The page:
Squeezed by the state’s large congressional delegation, regulators are proposing to restrict further the use of certain crucial words on wine labels. The move would stop out-of-state wine producers from spuriously identifying their wine as coming from a designated California region.
“We’re seeking to maintain the integrity of the name ‘Napa Valley’ on the label,” attorney Richard Mendelson said in an interview.
It’s also about more than just the famed Napa Valley. If successful, supporters say, the regulatory effort will help protect the names of all of California’s wine-making regions, of which there are many.
“I can understand why it would be of concern,” Chris Taranto, communications director for the Paso Robles Wine Country Alliance, said in an interview Friday.
Mendelson represents Napa Valley Vintners, an organization whose 500-plus members maintain a constant vigil over place names. Their past efforts included securing passage of a 2000 California state law requiring that wines labeled with “Napa” or related names contain at least 75 percent Napa County-grown grapes.
The California Supreme Court upheld the labeling law in 2005, rejecting a challenge from the Bronco Wine Company, a large producer based in the state’s less viticulturally prestigious San Joaquin Valley.
“California is recognized as a preeminent producer of wine, and the geographic source of its wines, reflecting the attributes of distinctive locales, particularly the Napa Valley, forms a very significant basis upon which consumers worldwide evaluate expected quality when making a purchase,” then-Chief Judge Ronald M. George wrote.
The new federal regulatory effort reflects similar sentiments, though targeted this time at out-of-state rather than out-of-region producers.
On Wednesday, the federal Alcohol and Tobacco Tax and Trade Bureau formally proposed tightening the label rules that govern use of appellation of origin and certain other identifying words.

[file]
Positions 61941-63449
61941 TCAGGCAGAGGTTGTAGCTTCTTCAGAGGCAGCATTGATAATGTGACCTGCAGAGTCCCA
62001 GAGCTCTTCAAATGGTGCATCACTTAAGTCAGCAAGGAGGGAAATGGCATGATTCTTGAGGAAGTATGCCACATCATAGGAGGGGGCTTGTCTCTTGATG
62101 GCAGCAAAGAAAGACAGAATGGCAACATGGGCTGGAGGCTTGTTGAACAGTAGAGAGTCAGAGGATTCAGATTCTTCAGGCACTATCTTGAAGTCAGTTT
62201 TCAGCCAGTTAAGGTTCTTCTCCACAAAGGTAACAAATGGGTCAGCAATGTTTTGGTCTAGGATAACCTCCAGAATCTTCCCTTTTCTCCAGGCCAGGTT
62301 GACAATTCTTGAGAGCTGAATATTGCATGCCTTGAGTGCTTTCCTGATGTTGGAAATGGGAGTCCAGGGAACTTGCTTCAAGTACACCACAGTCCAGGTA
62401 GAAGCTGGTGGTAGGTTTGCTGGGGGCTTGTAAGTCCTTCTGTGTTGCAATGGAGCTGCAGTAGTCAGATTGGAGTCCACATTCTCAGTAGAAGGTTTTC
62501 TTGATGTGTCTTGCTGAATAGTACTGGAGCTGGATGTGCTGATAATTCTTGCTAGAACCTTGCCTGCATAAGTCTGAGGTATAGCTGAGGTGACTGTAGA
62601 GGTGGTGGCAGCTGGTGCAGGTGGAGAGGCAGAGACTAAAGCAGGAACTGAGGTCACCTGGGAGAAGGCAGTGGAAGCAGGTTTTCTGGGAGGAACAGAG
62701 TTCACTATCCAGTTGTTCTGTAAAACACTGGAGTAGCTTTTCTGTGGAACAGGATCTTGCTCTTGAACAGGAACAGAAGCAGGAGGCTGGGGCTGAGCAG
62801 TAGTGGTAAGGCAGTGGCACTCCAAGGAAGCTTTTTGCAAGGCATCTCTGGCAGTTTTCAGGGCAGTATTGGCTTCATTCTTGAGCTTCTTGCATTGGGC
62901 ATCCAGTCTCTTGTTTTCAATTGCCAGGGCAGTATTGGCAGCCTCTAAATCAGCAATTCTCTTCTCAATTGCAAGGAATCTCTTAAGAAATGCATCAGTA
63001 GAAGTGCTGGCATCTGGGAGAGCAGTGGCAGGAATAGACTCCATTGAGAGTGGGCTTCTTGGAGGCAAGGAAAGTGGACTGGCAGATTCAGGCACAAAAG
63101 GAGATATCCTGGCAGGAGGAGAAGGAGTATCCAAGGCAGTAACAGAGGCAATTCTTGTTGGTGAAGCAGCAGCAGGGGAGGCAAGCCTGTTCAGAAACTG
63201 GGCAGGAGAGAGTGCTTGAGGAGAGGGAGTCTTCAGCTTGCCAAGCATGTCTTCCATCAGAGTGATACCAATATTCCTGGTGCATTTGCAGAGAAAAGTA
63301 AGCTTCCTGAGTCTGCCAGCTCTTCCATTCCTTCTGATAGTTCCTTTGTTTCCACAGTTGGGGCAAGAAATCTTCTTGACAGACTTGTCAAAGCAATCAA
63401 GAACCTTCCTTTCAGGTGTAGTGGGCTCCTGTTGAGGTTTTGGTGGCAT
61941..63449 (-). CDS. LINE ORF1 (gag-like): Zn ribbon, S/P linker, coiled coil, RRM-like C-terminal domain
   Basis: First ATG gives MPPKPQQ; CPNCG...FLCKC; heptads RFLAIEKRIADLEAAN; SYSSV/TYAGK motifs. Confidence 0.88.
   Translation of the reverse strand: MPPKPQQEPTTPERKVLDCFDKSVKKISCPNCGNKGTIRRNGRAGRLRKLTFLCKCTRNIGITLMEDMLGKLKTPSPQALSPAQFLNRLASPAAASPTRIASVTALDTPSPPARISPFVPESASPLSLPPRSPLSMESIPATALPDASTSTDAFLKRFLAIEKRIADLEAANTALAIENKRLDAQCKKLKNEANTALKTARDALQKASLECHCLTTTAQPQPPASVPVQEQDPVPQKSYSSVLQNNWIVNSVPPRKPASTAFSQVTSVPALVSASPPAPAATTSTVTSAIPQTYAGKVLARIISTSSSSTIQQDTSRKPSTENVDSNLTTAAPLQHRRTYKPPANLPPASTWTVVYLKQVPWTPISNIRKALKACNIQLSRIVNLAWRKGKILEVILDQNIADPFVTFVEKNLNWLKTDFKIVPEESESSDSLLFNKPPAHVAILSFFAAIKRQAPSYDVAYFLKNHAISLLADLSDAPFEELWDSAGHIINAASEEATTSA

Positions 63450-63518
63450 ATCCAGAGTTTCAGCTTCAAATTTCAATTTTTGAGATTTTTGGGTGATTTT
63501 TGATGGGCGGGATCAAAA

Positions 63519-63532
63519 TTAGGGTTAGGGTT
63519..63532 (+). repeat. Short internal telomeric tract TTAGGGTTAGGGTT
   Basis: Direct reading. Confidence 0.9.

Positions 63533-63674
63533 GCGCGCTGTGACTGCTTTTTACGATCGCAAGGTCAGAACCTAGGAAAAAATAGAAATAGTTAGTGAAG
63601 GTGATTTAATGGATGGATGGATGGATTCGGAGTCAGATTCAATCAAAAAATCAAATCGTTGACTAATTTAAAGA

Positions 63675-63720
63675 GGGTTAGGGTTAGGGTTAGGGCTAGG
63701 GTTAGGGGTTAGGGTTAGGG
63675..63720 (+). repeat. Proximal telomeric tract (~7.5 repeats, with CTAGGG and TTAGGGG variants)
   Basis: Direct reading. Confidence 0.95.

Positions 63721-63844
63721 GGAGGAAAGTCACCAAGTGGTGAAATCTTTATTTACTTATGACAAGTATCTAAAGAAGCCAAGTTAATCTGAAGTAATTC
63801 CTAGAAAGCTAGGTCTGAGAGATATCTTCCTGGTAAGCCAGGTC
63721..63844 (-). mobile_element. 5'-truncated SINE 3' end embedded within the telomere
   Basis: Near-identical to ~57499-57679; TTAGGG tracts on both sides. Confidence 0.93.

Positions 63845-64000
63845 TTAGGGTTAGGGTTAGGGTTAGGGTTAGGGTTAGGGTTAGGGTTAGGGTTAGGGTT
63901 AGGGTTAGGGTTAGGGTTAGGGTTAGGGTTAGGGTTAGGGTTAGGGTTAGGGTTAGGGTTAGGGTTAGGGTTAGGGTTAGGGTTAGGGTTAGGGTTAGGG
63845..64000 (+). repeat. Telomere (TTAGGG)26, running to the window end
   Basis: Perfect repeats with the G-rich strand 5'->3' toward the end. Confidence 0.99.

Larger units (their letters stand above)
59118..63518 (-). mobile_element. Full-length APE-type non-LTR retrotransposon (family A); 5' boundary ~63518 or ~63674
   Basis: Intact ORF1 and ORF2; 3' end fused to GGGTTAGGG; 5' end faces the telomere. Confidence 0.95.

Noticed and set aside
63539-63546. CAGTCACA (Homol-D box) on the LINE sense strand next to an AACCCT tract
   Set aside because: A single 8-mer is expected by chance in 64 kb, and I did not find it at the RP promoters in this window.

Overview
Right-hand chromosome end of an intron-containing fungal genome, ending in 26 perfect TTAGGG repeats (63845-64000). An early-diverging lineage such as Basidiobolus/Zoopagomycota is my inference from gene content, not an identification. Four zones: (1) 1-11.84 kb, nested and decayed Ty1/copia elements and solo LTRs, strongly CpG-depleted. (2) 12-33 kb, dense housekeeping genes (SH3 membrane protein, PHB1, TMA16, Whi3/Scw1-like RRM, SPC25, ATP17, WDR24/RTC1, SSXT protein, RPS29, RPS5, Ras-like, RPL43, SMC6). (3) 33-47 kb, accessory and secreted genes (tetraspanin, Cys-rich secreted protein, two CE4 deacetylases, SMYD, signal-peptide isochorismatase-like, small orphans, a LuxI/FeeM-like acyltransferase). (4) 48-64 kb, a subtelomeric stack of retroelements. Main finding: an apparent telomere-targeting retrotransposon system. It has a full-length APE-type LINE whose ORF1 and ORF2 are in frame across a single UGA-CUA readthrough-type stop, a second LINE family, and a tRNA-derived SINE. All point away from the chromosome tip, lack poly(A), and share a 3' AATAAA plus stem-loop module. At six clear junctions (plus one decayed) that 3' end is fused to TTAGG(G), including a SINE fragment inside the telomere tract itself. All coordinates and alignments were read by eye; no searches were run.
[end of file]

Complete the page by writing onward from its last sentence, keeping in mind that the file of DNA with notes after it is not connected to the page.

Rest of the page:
An appellation of origin might be a state, a county or a designated region, such as the Edna Valley American Viticultural Area in San Luis Obispo County.
Federal rules require that at least 85 percent of the wine whose label includes a viticultural area, like Edna Valley or the multi-county Central Coast American Viticultural Area, be derived from grapes grown within the designated region. The wine must also be fully produced within the state.
“A wine labeled with the appellation ‘Napa Valley’ but also labeled with a statement that indicates that the wine is produced outside of California, such as ‘Produced and bottled by ABC Winery, Anytown, Illinois,’ would not meet the (requirements),” federal officials noted.
An apparent loophole, though, exempts wines that are sold strictly within a single state rather than being placed into interstate commerce.
A wine made in Georgia with Napa Valley grapes, for instance, has been labeled as “Napa Valley,” and a wine made in New York using grapes from Sonoma has been labeled as “Sonoma,” according to the office of Rep. Mike Thompson, a St. Helena Democrat.
The Georgia and New York wineries in question could not be reached for comment.
The new rule proposed Wednesday, and open for public comment through Aug. 22, would extend the general interstate labeling requirements to those wines sold within a single state.
“If someone wants to use the name ‘Napa Valley’ on their label, they should comply with the same rules,” Mendelson said.
In a letter sent in September of last year, nearly the entire California congressional delegation had urged federal regulators to “more aggressively enforce” the labeling rules that “ensure that consumers receive truthful and accurate information” about wine.
The letter’s signers ranged from liberals such as Rep. Lois Capps, a Santa Barbara Democrat, and Rep. Doris Matsui, a Sacramento Democrat, to conservatives such as Rep. Devin Nunes, a Visalia Republican.
Thompson, who organized the delegation letter, also kept up the pressure in a personal meeting with the Alcohol and Tobacco Tax and Trade Bureau.